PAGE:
Lisa Barros D’Sa and Glenn Leyburn’s intimate drama “Ordinary Love” loves to show health-conscious husband and wife Tom (Liam Neeson) and Joan (and Lesley Manville) on their evening stroll, a contented retired couple walking the same path alongside a rather un-scenic, busy street. Until five minutes in, when Joan finds a lump in her breast and the pair gradually realize some roads must be walked alone. He belongs in the world of the healthy; she’s increasingly more comfortable among the sick. During chemo, Joan dreams of a train ride where she leaves her husband behind at the station. “We’re both going through this,” Neeson protests. Shouts Manville, “No, we’re not!”
Their lives were already hermetic, especially since they lost their daughter, Debbie. If they ever had friends, they don’t appear to now. In their airless house, any small change is noticeable, like when Joan adds a jig of Worcestershire to the soup. They’re even slow drivers. Yet, they’re plenty of company for themselves, two people whose mouths are always in motion, delighted to mock-bicker over buying Brussels sprouts or going out for a beer. Tom and Joan tease each other with genuine affection — otherwise, when chemotherapy claims her hair, Neeson would never get away with the line “I never really liked your hair to begin with.”
Very little happens on the surface of Owen McCafferty’s script, as everything life or death is taking place inside Manville. “Ordinary Love” has space to notice the details, like when Tom chooses to drink tea in the hospital cafeteria rather than hold Joan’s hand upstairs. A disagreement over whether to have homemade pork chops for dinner or go out for Thai is a micro-drama reflecting their diverging approach to illness. She wants to pretend everything is ordinary; he wants to do something. Watching action man Neeson face a problem he can’t fix adds to the audience’s frustration. Not that Manville’s character sees his agony — D’Sa and Leyburn only let him reveal weakness when he’s alone.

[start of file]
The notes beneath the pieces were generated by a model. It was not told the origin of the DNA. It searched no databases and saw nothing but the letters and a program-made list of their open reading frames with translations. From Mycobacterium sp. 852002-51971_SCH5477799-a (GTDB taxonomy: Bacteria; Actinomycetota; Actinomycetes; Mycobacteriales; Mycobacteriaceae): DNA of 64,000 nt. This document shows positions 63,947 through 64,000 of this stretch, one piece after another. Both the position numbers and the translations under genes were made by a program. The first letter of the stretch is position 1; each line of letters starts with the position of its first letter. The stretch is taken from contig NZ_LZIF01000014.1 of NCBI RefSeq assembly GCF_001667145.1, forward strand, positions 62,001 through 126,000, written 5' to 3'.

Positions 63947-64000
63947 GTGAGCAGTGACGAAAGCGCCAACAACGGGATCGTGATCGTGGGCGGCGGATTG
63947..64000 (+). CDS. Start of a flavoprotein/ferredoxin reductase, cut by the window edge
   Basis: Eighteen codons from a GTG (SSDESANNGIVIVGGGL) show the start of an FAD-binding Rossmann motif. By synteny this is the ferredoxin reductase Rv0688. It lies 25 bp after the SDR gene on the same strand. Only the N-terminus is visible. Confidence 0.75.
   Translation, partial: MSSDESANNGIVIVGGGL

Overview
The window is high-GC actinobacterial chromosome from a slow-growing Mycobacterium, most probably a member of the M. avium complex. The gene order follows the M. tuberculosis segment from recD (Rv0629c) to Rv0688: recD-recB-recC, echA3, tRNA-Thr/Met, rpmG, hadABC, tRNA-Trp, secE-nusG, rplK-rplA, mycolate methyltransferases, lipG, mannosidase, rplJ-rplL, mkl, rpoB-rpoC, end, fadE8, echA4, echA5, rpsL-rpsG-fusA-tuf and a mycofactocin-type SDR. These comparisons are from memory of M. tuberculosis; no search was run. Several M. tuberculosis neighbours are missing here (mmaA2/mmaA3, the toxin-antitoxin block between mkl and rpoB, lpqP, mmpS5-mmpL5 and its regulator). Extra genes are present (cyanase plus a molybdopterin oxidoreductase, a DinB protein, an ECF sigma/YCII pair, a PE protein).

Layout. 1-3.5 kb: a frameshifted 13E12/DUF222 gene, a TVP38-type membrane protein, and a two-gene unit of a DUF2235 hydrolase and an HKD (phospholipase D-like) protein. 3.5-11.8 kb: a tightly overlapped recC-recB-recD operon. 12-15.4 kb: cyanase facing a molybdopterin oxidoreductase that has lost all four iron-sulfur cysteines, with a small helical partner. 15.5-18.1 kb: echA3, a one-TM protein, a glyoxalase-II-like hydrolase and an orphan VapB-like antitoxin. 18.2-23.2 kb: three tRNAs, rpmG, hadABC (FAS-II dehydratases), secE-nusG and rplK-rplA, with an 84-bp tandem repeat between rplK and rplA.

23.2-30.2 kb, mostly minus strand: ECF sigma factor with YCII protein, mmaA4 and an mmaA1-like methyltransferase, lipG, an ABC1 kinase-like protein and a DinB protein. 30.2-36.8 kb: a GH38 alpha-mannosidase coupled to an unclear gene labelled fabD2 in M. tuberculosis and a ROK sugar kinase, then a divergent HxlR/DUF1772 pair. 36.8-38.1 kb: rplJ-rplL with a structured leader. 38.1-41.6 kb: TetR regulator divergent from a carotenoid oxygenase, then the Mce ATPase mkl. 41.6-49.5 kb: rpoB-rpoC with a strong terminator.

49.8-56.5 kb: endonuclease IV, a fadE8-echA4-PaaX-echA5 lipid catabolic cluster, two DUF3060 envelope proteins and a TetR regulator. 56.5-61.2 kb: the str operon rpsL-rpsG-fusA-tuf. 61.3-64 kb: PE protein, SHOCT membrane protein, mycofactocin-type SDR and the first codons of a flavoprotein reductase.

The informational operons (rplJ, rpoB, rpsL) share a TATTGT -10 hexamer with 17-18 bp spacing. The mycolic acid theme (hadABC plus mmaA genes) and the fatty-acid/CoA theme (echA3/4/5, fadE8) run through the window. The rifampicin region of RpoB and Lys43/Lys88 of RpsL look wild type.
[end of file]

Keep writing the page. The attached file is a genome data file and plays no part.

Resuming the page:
The film is beautifully lit and artfully composed — perhaps too much so, once the only colors in the film are blue, gray, brown and, occasionally, the shocking ultraviolet light of medical equipment prodding Joan’s body. When the directors allow one shot of green leaves reflecting on Manville’s face as the camera looks in through a window at her chatting with terminally ill new friend Peter (David Wilmot), we appreciate the break from the visual claustrophobia but also experience a ripple of annoyance that the film doesn’t trust us to feel her emotions without it.
David Holmes and Brian Irvine’s score is melodic and insistent, and it knows when to fall away into silence to let the audience appreciate Neeson and Manville’s superb chemistry. He’s so large beside her, he could put her in his pocket, as Katharine Hepburn swooned to Jimmy Stewart in “The Philadelphia Story.” And when Manville quietly looks at him — whether in anger or affection — it’s beautiful. Seeing two characters who deeply love each other makes it more heartbreaking to hear Joan sigh, “We’re all just, really, just on our own.” Their romance is meant to motor our own hearts to be more resilient, but really, if this near-perfect couple can’t talk through their problems, who can?